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Comment Business & Economics

Chemical Activity Barometer (CAB) rose in February, ACC says

By Scott Jenkins |

The Chemical Activity Barometer (CAB), a leading economic indicator created by the American Chemistry Council (ACC; Washington, D.C.; www.americanchemistry.com), rose 0.4 percent in February, on a three-month moving average (3MMA) basis following a 0.7 percent gain in January. On a year-over-year (Y/Y) basis, the barometer increased 2.0 percent.

The unadjusted February data showed a 0.4 percent decline following a 1.5 percent increase in January and a 0.3 percent gain in December. The diffusion index rose to 68 percent in February. The diffusion index marks the number of positive contributors relative to the total number of indicators monitored. The CAB reading for January was revised upward by 0.44 points and that for December was revised downward by 0.26 points.

“The CAB signals gains in U.S. commerce into the fourth quarter of 2020,” said Kevin Swift, chief economist at ACC.

The CAB has four main components, each consisting of a variety of indicators: 1) production; 2) equity prices; 3) product prices; and 4) inventories and other indicators.

Production-related indicators increased in February, ACC says. Trends in construction-related resins, pigments and related performance chemistry generally improved and suggest further gains in housing. Plastic resins used in packaging and for consumer and institutional applications were mixed. Performance chemistry improved, with widespread gains among segments. U.S. exports were mixed. Equity prices surged, while product and input prices improved. Inventory and other indicators were mixed.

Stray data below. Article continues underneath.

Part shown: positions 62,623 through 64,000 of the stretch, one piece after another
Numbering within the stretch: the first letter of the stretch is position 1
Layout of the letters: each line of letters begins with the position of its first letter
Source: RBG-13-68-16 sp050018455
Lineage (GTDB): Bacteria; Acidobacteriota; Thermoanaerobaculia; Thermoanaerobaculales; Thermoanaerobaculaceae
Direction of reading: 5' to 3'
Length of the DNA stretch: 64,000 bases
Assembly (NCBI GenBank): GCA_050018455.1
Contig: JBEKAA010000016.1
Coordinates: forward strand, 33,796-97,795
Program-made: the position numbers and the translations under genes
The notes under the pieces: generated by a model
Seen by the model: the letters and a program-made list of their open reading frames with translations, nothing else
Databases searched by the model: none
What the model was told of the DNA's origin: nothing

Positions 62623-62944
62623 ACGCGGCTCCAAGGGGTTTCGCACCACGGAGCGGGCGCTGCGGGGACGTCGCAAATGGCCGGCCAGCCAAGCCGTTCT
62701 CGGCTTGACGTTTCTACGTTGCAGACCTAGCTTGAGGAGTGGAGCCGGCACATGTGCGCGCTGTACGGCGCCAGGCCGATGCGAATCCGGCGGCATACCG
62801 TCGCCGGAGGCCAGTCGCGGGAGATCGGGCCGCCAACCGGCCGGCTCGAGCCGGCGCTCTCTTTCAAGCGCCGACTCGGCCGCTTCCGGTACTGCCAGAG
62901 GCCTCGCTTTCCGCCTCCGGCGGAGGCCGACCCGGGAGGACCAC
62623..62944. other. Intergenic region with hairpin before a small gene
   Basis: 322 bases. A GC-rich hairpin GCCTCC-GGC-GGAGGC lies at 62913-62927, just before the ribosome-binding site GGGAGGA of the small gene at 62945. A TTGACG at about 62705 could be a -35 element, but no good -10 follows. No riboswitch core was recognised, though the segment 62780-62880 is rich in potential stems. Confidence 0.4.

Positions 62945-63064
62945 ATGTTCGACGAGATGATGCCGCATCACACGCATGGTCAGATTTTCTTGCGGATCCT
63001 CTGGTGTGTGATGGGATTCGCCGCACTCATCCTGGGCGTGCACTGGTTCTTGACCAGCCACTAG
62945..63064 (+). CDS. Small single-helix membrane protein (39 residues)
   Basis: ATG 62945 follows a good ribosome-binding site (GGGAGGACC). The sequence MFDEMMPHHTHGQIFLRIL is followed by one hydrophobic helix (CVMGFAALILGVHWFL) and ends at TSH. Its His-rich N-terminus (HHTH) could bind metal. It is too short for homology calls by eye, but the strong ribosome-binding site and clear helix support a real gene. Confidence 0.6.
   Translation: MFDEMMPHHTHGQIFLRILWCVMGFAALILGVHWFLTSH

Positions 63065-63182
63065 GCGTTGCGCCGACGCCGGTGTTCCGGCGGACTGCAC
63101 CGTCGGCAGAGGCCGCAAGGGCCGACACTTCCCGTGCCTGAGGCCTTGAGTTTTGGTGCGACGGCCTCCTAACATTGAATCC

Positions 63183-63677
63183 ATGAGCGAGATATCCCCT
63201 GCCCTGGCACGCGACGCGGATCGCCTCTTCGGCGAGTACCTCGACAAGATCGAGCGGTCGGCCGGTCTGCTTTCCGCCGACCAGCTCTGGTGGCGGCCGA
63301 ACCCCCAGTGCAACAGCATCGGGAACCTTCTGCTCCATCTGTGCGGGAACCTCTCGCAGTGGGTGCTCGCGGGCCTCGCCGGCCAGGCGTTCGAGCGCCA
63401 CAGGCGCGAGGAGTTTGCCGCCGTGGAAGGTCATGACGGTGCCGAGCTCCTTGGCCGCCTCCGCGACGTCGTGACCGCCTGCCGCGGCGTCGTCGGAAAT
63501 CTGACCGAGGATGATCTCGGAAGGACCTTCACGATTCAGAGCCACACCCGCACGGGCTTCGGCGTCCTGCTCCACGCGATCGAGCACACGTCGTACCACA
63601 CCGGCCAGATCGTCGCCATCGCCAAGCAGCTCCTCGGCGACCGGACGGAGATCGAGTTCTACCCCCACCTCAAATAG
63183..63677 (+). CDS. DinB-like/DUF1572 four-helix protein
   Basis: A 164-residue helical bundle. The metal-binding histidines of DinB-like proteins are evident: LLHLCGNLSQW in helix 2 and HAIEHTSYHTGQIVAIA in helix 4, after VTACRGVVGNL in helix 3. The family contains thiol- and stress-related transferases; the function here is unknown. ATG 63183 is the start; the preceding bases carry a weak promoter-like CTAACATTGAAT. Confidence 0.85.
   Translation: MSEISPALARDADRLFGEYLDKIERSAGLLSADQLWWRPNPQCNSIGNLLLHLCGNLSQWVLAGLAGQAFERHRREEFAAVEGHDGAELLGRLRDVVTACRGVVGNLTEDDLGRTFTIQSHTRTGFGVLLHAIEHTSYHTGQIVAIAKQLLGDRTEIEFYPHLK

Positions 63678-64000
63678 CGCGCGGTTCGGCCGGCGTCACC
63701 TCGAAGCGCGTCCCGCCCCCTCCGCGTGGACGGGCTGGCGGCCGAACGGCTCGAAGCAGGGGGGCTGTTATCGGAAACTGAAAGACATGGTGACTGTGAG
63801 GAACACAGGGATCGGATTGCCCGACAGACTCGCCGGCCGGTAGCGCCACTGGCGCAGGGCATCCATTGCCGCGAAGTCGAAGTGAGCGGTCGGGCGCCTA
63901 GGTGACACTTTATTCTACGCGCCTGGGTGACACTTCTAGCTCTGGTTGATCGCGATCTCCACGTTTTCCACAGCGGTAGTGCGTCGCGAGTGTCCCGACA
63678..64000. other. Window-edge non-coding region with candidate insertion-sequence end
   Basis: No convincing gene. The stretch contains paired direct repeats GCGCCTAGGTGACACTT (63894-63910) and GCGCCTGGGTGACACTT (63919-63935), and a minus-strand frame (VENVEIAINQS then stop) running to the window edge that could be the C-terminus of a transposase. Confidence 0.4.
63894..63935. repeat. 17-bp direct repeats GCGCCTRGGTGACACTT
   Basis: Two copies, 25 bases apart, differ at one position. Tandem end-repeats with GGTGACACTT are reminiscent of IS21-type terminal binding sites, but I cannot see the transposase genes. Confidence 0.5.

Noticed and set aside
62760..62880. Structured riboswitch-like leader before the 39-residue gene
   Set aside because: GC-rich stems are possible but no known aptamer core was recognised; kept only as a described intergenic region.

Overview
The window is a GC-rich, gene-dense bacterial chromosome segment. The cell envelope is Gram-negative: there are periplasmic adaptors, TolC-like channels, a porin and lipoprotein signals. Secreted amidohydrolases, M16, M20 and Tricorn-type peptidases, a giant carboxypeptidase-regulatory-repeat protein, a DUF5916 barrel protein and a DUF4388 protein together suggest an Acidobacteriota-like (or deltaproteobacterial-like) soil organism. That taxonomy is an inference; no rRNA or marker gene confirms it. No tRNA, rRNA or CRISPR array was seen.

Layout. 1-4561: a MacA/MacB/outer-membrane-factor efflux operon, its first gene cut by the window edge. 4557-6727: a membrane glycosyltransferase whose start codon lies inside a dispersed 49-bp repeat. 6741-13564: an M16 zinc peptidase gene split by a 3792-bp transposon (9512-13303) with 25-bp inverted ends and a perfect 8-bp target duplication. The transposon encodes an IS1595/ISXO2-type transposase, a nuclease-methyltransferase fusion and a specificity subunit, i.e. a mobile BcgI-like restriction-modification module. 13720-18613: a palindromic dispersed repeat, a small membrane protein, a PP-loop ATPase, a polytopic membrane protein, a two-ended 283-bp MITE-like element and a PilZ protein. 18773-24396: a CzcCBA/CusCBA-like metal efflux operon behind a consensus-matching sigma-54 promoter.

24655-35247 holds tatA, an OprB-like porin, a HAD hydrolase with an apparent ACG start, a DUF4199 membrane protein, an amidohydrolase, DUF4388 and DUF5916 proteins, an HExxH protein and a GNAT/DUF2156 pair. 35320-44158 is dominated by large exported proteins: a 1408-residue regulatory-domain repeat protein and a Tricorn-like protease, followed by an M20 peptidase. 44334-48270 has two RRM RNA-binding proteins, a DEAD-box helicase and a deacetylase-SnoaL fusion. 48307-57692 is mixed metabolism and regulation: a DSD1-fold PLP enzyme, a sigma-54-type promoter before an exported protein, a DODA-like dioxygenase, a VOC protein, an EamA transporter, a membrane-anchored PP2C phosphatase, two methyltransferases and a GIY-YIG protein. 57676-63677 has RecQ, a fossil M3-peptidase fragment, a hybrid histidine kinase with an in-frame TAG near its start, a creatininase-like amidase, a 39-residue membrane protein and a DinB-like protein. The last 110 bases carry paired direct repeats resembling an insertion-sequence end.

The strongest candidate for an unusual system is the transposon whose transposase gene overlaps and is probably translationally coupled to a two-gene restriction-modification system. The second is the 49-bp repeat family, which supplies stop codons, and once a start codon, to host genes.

The CAB is a leading economic indicator derived from a composite index of chemical industry activity. Due to its early position in the supply chain, chemical industry activity has been found to consistently lead the U.S. economy’s business cycle, and this barometer can be used to determine turning points and likely trends in the broader economy. Month-to-month movements can be volatile, so a three-month moving average of the CAB reading is provided. This provides a more consistent and illustrative picture of national economic trends.

Applying the CAB back to 1912, it has been shown to provide a lead of two to 14 months, with an average lead of eight months at cycle peaks as determined by the National Bureau of Economic Research. The median lead was also eight months. At business cycle troughs, the CAB leads by one to seven months, with an average lead of four months. The median lead was three months. The CAB is rebased to the average lead (in months) of an average 100 in the base year (the year 2012 was used) of a reference time series. The latter is the Federal Reserve’s Industrial Production Index.

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